Chronology of a Big Fat Lie

Tracking the official story of the secret Columbine affidavit.

At a press conference, Lieutenant John Kiekbusch admits that someone should have called the Browns back to check the Web address, but argues that the case was hardly a promising one. "If you look at the information that was provided to us, some of it is quite outlandish," he tells reporters. "When an individual on a Web site talks about having exploded numerous bombs and kills numerous people -- obviously, that's not happening. So we're looking at it as someone's fantasy, but we're still pursuing it to see if there's any substance here...We compared that information against explosive pipe bomb devices that had been recovered in the county, and there was nothing to match up there."

But Harris didn't write that he had killed numerous people; he wrote that he was going to kill people. And the Browns vigorously dispute the JCSO's contention that they did not want the case followed up or Harris's parents contacted.

May 4, 1999: Appearing on the Today show, Sheriff Stone suggests the Browns' criticism is "a smokescreen to divert attention" from their son's friendship with Klebold and Harris. "Brooks Brown could possibly be a suspect," he says.

Lieutenant John Kiekbusch at an April 30, 1999, press conference.
photo courtesy of CBS News
Lieutenant John Kiekbusch at an April 30, 1999, press conference.


See the affidavit

Summer 1999-Spring 2000: The Browns make numerous requests for the complete case file on their complaint. They are given essentially the same paperwork each time, but nothing that indicates any followup by the JCSO or even any written record of their meeting with John Hicks. JCSO officials repeatedly tell reporters that the Browns never met with Hicks -- a claim they will continue to make right up until the affidavit surfaces.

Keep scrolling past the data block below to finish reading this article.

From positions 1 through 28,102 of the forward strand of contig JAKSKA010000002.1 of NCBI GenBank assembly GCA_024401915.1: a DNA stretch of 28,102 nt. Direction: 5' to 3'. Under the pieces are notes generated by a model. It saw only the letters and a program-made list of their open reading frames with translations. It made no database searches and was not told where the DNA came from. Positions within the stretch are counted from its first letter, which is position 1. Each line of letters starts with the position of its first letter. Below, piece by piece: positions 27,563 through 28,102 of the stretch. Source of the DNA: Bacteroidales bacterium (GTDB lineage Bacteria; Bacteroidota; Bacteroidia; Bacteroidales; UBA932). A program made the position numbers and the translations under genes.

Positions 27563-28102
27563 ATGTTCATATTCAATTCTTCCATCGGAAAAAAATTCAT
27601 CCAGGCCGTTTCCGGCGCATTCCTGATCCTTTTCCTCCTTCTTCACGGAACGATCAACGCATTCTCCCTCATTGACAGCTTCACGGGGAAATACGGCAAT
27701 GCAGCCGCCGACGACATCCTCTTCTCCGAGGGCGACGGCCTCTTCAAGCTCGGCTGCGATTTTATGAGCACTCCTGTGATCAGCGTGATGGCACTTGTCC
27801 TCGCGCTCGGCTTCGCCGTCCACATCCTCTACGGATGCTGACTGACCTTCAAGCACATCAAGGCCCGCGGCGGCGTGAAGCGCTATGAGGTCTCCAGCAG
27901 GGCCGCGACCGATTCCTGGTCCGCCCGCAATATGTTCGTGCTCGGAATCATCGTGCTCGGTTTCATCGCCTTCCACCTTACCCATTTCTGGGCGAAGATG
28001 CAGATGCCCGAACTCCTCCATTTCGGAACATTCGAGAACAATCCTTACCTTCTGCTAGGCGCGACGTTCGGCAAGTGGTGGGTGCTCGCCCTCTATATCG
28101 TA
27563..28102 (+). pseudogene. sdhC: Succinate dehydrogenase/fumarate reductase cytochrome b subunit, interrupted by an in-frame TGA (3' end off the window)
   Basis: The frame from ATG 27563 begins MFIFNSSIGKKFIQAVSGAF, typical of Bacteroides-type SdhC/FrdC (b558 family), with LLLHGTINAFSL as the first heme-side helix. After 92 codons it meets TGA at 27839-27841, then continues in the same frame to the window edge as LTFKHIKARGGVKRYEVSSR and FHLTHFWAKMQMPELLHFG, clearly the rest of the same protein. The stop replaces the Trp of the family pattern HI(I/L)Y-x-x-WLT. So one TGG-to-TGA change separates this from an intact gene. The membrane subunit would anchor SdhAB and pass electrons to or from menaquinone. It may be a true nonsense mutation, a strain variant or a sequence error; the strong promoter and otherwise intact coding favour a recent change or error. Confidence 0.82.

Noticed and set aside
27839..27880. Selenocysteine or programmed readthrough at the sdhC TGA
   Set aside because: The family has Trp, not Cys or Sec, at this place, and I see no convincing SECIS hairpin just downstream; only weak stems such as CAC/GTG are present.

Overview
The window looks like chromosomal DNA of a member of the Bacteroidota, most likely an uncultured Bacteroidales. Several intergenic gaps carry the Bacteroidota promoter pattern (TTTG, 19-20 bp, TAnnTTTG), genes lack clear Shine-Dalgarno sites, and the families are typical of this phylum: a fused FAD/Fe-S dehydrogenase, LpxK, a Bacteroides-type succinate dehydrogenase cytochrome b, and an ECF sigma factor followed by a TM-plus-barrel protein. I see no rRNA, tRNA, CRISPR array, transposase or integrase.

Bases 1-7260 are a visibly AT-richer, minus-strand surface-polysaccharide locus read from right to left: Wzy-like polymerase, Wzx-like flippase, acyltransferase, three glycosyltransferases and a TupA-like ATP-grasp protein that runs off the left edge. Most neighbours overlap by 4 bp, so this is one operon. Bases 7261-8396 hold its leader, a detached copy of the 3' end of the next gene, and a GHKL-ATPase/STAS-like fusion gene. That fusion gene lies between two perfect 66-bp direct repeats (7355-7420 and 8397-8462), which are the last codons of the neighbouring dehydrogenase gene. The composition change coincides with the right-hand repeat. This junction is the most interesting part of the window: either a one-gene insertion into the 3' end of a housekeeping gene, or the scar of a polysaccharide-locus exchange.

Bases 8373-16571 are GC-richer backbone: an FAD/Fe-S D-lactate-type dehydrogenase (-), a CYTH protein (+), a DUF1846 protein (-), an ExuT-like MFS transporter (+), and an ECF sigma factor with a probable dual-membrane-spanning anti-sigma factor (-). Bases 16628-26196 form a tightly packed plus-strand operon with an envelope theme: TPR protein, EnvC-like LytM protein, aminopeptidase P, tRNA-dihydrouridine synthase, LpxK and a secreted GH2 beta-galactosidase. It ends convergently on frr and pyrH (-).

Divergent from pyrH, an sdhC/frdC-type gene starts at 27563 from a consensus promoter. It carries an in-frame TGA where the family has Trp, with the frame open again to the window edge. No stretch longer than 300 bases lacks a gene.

May 15, 2000: Judge Jackson orders the release of the JCSO's much-delayed final report on Columbine. The report notes that, after the shootings, Jefferson County District Attorney Dave Thomas was provided with information from the Harris writings and assured the investigators that "there would have been insufficient basis to legally support a request to obtain search or arrest warrants." The report fails to mention, though, whether anyone at JCSO had ever drafted or even contemplated a search warrant affidavit.

November 21, 2000: Judge Jackson orders the release of 11,000 pages of police investigative files on Columbine. The Brown case file is included, but nothing that suggests the case was ever pursued. However, other documents show that investigators had no difficulty accessing Harris's Web site immediately after the shootings. They also show that the Brown complaint was listed as "closed" before April 20, 1999 -- and long before the JCSO insisted it was still an open lead.

February 20, 2001: In response to a request from CBS News seeking any additional paperwork connected to the Brown complaint not previously released, Jeffco assistant county attorney William Tuthill denies that such paperwork exists. "A copy of the 1998 Brown complaint was placed in the investigative files for reference," he notes.

March 19, 2001: Having confirmed the existence of Guerra's affidavit with District Attorney Thomas, CBS asks Judge Jackson to order it to be released.

April 10, 2001: In compliance with Jackson's order, the affidavit is finally released, two years after the shootings and nearly three years after it was written. It establishes that Hicks not only met with the Browns, but passed on the Web pages to Guerra. Contrary to Kiekbusch's assertion that the investigators were unable to "match up" the bomb information with any existing cases, Guerra suspected a link between the bombs described in Harris's writings and the one found in a field on February 15, 1998. The document also lists a correct street address -- and a possible Web address -- for Eric Harris.

April 12, 2001: In a newly released interview with an Arvada investigator, conducted hours after the Columbine shooting, Deputy Neil Gardner states he "had never dealt with Eric Harris" before the gunfight that day and didn't recognize a photo of him -- raising fresh questions about how he could ever have engaged in conversation, light or otherwise, with someone he had never met.

For more Westword coverage of the Columbine Shootings, go to our Columbine Reader

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